However, the government of Taiwanese President Tsai Ing-wen has categorically refused the offer, believing it would come with strings attached and a way of Beijing to establish its predominance over the island-nation.

On several occasions, Taipei has gone further, accusing China of being partly responsible for the archipelago's difficulties in obtaining vaccines. Rather than having to negotiate with Beijing, the Taiwanese government wanted to deal directly with manufacturers, notably the American and German companies behind the Pfizer-BioNTech. But these attempts have systematically failed, even though the negotiations seemed to have been progressing well.

"Pfizer has signed a 'Greater China' distribution contract with Beijing, which includes Taiwan", said Testard of the stymied negotiations between Taiwan and vaccine producers. "So it is very likely that these new negotiations will be blocked by China."

Taipei is at an impasse: Accepting the vaccines included in this "Greater China" contract would mean recognising that Taiwan is part of China.

"Taiwan's access to vaccines continues to be slowed down by Chinese interference," said Taiwanese presidential spokeswoman Kolas Yotaka on Twitter in May, after new negotiations with the German manufacturer BioNTech failed.

Criticism from pro-Beijing opposition

On the island, some voices, carried by the opposition party close to Beijing, the Kuomintang, are becoming increasingly insistent on accepting the Chinese offer. Thus, Hung Hsiu-chu, a major figure in the party, recently challenged the president, reminding her that "the real enemy is the virus, not Beijing". Since June 1, the party has also launched a campaign on social networks, with an unequivocal message: "Taiwan needs vaccines".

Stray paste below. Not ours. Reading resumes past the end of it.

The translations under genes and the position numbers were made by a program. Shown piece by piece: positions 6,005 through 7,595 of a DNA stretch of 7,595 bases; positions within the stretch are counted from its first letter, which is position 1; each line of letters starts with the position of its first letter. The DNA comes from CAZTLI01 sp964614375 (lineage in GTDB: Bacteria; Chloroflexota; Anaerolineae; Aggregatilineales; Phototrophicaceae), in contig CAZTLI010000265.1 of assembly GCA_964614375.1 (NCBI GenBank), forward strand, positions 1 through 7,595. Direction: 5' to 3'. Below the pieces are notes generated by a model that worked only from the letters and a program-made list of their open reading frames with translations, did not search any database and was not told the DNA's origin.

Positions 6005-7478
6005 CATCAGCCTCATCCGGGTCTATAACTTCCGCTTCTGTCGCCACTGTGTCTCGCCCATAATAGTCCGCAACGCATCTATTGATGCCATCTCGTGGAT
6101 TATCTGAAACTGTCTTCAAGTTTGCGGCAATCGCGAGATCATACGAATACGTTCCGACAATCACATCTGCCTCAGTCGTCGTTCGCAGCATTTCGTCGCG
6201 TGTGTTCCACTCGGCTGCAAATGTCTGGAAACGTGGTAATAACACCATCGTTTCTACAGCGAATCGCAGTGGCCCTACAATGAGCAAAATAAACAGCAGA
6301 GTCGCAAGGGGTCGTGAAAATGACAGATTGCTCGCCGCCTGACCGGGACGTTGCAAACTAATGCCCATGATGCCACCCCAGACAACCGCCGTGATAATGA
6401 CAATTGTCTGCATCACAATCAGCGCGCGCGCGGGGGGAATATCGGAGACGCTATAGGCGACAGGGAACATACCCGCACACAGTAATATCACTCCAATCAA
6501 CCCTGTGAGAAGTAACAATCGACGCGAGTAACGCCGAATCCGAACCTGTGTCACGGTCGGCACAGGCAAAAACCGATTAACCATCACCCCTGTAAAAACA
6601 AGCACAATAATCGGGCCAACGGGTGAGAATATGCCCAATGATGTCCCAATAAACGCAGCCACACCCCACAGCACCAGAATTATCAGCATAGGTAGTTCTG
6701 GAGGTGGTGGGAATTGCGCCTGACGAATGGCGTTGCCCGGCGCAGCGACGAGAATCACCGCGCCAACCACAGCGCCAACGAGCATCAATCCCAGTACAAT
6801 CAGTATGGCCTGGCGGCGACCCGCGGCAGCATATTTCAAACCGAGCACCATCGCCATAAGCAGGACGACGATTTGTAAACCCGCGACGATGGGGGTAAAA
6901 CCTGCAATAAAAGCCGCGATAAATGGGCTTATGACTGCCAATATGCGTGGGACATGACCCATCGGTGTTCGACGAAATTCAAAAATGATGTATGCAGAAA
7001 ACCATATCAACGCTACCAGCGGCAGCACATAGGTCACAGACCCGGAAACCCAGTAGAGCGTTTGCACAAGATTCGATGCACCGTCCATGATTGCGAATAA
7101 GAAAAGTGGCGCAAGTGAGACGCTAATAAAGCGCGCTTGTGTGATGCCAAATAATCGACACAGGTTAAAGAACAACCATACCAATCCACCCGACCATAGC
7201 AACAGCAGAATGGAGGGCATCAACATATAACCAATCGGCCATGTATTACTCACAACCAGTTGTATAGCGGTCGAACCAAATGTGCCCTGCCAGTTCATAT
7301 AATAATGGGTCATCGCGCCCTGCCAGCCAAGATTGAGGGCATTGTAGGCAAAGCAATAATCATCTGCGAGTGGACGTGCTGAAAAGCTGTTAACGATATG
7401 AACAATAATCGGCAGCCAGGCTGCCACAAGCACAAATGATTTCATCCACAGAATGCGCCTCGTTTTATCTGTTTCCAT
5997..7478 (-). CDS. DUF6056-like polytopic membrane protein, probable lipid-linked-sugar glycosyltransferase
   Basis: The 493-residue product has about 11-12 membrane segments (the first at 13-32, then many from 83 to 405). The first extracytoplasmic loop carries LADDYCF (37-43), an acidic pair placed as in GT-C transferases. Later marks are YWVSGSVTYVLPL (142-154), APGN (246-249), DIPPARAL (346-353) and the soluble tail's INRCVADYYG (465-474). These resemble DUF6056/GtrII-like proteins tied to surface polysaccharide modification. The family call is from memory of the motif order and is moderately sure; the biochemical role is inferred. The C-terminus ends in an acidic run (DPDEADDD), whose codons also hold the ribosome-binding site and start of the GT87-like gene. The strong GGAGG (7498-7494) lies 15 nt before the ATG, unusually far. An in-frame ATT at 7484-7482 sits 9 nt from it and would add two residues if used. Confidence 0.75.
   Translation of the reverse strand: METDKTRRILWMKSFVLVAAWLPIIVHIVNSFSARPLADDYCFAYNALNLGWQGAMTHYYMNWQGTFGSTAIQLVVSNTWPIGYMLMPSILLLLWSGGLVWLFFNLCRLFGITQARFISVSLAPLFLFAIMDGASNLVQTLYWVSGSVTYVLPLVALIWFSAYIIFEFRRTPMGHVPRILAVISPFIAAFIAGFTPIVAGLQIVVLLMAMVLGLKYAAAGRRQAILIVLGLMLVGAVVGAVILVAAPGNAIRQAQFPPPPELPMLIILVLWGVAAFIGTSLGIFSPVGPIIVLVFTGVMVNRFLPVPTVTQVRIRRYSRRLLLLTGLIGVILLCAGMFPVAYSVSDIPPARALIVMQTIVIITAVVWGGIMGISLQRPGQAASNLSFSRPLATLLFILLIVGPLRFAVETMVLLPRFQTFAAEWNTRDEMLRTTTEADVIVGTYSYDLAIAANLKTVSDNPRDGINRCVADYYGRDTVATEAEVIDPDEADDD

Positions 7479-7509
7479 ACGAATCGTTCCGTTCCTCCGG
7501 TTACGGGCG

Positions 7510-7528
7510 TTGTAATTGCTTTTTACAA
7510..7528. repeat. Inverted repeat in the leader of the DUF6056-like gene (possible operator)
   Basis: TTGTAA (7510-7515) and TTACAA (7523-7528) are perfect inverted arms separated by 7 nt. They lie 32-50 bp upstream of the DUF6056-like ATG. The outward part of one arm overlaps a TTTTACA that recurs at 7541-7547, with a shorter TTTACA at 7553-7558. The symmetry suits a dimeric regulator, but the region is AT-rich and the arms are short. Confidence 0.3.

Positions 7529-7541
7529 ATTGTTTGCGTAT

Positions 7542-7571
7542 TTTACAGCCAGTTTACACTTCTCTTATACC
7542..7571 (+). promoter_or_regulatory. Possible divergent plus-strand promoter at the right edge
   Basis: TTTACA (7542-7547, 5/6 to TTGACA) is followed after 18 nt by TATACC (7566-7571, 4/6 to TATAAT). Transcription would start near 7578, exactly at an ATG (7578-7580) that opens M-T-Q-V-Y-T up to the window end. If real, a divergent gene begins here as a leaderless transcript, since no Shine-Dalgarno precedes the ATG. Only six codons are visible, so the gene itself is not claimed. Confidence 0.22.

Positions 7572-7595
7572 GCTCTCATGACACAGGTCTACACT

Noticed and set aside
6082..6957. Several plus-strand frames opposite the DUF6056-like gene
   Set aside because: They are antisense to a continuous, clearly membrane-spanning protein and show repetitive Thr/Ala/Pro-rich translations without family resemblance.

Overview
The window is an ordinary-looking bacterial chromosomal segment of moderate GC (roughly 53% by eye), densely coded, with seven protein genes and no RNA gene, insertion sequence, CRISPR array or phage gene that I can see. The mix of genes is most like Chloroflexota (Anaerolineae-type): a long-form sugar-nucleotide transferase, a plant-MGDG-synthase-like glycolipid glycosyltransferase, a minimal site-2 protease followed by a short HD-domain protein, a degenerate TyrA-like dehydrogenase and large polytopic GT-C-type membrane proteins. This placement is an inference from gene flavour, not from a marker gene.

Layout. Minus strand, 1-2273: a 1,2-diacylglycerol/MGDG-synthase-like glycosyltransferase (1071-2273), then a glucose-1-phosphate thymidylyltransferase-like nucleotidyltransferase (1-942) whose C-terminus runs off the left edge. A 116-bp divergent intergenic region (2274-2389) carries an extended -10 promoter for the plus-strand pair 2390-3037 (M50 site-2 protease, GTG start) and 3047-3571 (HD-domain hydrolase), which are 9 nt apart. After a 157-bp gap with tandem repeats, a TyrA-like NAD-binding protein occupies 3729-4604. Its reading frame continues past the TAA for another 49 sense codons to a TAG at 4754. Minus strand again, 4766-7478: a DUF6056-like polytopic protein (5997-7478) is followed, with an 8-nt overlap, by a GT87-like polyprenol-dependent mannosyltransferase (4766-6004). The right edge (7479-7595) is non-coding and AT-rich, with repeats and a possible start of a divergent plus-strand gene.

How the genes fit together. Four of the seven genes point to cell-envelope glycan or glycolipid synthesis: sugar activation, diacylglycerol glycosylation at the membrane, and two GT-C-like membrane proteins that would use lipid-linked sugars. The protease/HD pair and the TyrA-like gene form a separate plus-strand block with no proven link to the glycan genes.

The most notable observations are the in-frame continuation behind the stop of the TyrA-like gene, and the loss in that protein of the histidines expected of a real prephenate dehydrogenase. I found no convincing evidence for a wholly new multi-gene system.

"What is your vaccine strategy?" demanded the opposition party’s president Johnny Chiang during an online conference on June 1. He followed up with a blistering attack: "This government's arrogance and bad policies have plunged us into the crisis we are in now."

In addition to political differences, the Taiwanese government has called into question the effectiveness and safety of the Chinese vaccines. In late May, it commissioned a poll that showed 86 percent of Taiwanese would refuse the Chinese vaccines.

A geopolitical issue

The issue has now taken a geopolitical turn, with Taipei's allies coming to the island's aid. On June 4, the symbolic date of the Tiananmen commemorations, Japan announced that it was sending more than a million vaccines to the archipelago. "Taiwan and Tokyo share the values of freedom and democracy," said the Japanese foreign minister, in a move that provoked the ire of Beijing.

On June 6, it was the turn of three American senators, on a diplomatic visit to Taiwan, to announce the distribution of 750,000 vaccines. "We are seeing a situation of increased rivalry between China and the United States. This announcement by Washington is eminently political," said Testard. "More than just providing aid, it is clearly about undermining Beijing's vaccine diplomacy.”

And Taiwan hopes to soon be able to rely on vaccines produced at home. Three are currently completing phase 2 trials and two have already been approved by the government. A licensing procedure should allow for mass distribution of the Taiwan-manufactured vaccines by the end of July.

"Taiwan should be able to continue to do without Chinese vaccines," said Testard. As the government's objective is to have 60 percent of its population vaccinated by the end of October, “the vaccination campaign will certainly continue to gain momentum”.

This article has been translated from the original in French.